To test whether the SV40 microRNAs might mediate the ULBP1 downregulation we first used the SV40 SM virus (SV40 miRNA mutant) which does not express the viral microRNAs miR-S1-5p and miR-S1-3p (Figure 5A, and [23]). As seen in Figure 5B, ULBP1was still downregulated in the absence of the SV40 microRNAs. To corroborate these results we over-expressed the viral microRNAs by using lentiviral vectors. We validated that the microRNAs were indeed over-expressed (Figure 5C) and detected no change in ULBP1 expression in the presence or absence of the viral microRNAs (Figure 5D), consistent with the results obtained with the SV40 SM virus. Thus, we concluded that SV40 microRNAs do not inhibit ULBP1 expression. Since the ULBP1 reduction occurs late during infection (Figure 2B), we considered the possibility that one of the late SV40 proteins might be responsible for the ULBP1 downregulation. Since the experiments with SV40/mKate described above indicated that neither VP1 nor VP2/3 caused downregulation of ULBP1, we focused on the SV40 agnoprotein. This protein is detected late during infection, is not present in the capsid, and plays an important role in the virus life cycle [14]. We infected the MCF7 cells with the SV40 agnoprotein Pt virus that has a point mutation which prevents its expression (Figure 5E), and observed that ULBP1 expression was still reduced (Figure 5F). This indicated that the agnoprotein is not responsible for the ULBP1 down regulation.

SV40 miRNAs and agnoprotein do not mediate the ULBP1 downregulation.

Figure 5: SV40 miRNAs and agnoprotein do not mediate the ULBP1 downregulation. A., C. qRT-PCR analysis for the expression of SV40 microRNAs, performed at 72 hours post infection. qRT-PCR was performed in SV40-infected and in SV40 microRNA mutant (SM)-infected MCF7 cells as well as in mock infected cells (A) and in cells transduced (designated MCF7 OE) with the viral microRNAs (C). Statistically significant differences are indicated (*P < 0.005 by one-tailed t test). Error bars (SD) are derived from triplicates. Results are representative of three independent experiments. B. FACS analysis for the expression of various ULBPs (as indicated below the histograms) at 72h following MCF7 cells infected with SV40 (black open histogram) and with SM (red open histogram) as compared to mock-infected cells (gray open histogram). The filled gray histogram represents the background staining of the mock cells by secondary mAb only. The background stainings of all other cells shown in the figure were similar to the background staining of mock cells and are not shown in the figure. Figure shows one representative experiment out of three performed. D. FACS analysis for the expression of various ULBPs (as indicated below the histograms), at 72h post transduction with miR-S1-5p (black open histogram) and with miR-S1-3p (red open histogram) as compared to parental cells (gray open histogram). The filled gray histogram represents the staining of the mock cells by secondary antibodies only. The background stainings of all other cells shown in the figure were similar to the background staining of mock cells and are not shown in the figure. Figure shows one representative experiment out of three performed. E. Western blot analysis for agnoprotein expression in SV40 (WT) and SV40 mutated in the agnoprotein start codon (∆agno), in infected MCF7 cells, or in mock infected cells (Mock). Background of WB images was adjusted for better visualization. F. FACS analysis for the expression of ULBP1, 72h post infection with SV40 (black open histogram) or with ∆agno mutant (red open histogram) MCF7 cells compared to mock infected cells (gray open histogram). The filled gray histogram represents the mock staining of the secondary antibodies only. The backgrounds staining of all other cells shown in the figure were similar to the background staining of mock cells and are not shown in the figure. Figure shows one representative experiment out of three performed.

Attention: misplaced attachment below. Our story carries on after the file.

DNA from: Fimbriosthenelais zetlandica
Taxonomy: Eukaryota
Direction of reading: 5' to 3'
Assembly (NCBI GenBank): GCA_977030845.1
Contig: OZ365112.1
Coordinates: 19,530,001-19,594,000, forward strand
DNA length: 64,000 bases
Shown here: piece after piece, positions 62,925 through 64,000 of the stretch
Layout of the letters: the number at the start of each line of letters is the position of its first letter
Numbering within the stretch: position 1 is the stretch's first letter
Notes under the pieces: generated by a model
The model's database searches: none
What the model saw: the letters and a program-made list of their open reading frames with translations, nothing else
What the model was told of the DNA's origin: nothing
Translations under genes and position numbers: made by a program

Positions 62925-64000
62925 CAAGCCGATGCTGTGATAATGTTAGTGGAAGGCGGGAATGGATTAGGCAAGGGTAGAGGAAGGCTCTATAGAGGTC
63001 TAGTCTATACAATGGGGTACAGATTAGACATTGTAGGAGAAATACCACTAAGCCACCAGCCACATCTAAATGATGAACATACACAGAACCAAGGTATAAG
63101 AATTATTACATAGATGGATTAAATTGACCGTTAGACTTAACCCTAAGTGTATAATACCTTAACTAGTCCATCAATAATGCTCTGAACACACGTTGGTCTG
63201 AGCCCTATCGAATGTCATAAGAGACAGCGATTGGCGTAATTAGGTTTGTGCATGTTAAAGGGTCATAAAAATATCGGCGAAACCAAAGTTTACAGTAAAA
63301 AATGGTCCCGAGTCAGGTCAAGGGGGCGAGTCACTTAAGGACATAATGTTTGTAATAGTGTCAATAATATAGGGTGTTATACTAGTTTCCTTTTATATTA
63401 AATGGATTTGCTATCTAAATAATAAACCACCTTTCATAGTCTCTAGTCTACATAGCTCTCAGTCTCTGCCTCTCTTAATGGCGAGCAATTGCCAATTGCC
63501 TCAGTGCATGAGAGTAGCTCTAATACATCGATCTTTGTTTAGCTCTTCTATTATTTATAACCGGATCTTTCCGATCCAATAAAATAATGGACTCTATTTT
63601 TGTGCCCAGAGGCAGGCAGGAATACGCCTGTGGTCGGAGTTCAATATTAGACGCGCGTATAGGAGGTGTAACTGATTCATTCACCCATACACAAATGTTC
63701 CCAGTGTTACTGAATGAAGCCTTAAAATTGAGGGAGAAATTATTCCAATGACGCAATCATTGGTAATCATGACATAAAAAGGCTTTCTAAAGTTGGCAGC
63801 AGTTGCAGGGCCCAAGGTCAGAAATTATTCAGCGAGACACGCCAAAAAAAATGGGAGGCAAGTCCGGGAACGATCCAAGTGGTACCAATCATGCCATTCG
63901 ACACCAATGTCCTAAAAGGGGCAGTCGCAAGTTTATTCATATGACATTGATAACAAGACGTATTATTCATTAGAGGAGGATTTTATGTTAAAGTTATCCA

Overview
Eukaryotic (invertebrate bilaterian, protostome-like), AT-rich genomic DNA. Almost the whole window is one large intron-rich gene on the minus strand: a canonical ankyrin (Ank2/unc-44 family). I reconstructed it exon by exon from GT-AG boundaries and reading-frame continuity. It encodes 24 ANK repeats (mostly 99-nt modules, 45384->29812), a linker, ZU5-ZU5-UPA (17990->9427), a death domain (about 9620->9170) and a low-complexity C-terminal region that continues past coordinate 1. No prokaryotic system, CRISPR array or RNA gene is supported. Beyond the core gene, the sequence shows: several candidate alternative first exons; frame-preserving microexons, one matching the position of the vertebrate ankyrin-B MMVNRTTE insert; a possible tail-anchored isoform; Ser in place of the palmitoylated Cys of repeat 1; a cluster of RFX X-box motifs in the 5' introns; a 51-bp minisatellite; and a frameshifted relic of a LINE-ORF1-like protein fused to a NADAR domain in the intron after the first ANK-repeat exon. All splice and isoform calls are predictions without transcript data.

Ectopically expressed large T Antigen induces ULBP1 expression

At this point we excluded the involvement of several viral components in ULBP1 downregulation, including the viral microRNAs, agnoprotein and viral capsid. To further verify that the viral proteins are not involved in the ULBP1 downregulation we decided to also over express these proteins. This is because mutant viruses that do not express T-antigen, VP1, VP2 or VP3 are either not viable or less infective [29, 30]. To this end, we cloned the capsid proteins VP1, VP2/3 or the large T Antigen (L-Tag) cDNAs into lentivirus-based vectors and infected the MCF7 cells. The expression of these proteins in MCF7 cells was verified by WB (Figure 6A and 6B). The expression of VP1 and VP2/3 did not result in ULBP1 downregulation (Figure 6C). Interestingly, expression of the viral L-TAg lead to increased ULBP1 expression (around 3 folds elevation in MFI compared to control cells). Induction of ULBP1 was specific, as the expression of ULBP2 and 3 remained unchanged (Figure 6D).

Induction of ULBP1 expression following large T-antigen expression.